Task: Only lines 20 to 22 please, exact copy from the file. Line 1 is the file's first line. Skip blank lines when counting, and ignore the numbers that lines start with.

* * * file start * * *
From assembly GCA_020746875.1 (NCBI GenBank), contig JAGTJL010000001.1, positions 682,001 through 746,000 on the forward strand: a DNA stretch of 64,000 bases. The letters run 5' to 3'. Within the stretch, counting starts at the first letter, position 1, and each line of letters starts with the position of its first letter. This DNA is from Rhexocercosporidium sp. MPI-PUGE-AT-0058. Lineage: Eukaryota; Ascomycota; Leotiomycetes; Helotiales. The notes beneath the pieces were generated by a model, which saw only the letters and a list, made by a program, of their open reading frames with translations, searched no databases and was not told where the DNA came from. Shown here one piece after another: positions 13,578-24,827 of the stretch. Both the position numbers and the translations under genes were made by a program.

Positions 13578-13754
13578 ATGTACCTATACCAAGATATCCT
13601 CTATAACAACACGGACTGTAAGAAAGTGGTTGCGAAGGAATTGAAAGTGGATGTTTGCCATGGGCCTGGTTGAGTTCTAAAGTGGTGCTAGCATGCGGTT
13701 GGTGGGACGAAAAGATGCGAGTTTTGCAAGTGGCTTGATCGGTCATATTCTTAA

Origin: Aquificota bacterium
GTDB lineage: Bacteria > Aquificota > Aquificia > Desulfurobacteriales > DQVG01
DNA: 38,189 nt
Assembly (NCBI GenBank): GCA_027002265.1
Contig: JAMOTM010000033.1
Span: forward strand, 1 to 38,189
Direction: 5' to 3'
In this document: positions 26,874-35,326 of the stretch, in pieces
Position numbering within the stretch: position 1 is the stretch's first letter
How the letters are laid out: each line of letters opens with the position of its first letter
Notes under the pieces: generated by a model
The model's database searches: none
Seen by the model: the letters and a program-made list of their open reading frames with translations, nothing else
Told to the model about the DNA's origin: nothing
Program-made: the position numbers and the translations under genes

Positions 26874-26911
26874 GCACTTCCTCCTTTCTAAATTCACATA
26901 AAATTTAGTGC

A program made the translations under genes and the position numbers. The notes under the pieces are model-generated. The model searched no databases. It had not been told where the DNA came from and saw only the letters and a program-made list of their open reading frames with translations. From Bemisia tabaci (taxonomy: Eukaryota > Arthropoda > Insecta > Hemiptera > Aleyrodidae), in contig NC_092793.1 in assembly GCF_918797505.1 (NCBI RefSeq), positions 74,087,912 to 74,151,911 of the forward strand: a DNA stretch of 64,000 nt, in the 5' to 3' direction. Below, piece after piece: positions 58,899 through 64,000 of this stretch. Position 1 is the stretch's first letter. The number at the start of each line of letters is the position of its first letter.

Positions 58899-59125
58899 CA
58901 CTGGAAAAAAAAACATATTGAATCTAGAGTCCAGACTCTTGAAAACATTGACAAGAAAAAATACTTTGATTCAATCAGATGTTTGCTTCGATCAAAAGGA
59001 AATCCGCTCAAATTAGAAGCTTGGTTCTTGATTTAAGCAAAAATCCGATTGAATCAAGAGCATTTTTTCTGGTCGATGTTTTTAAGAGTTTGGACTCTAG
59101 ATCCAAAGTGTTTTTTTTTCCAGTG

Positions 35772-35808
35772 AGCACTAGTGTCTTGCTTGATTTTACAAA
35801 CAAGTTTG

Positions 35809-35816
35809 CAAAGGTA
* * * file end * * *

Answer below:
Program-made: the position numbers and the translations under genes

Positions 26874-26911
26874 GCACTTCCTCCTTTCTAAATTCACATA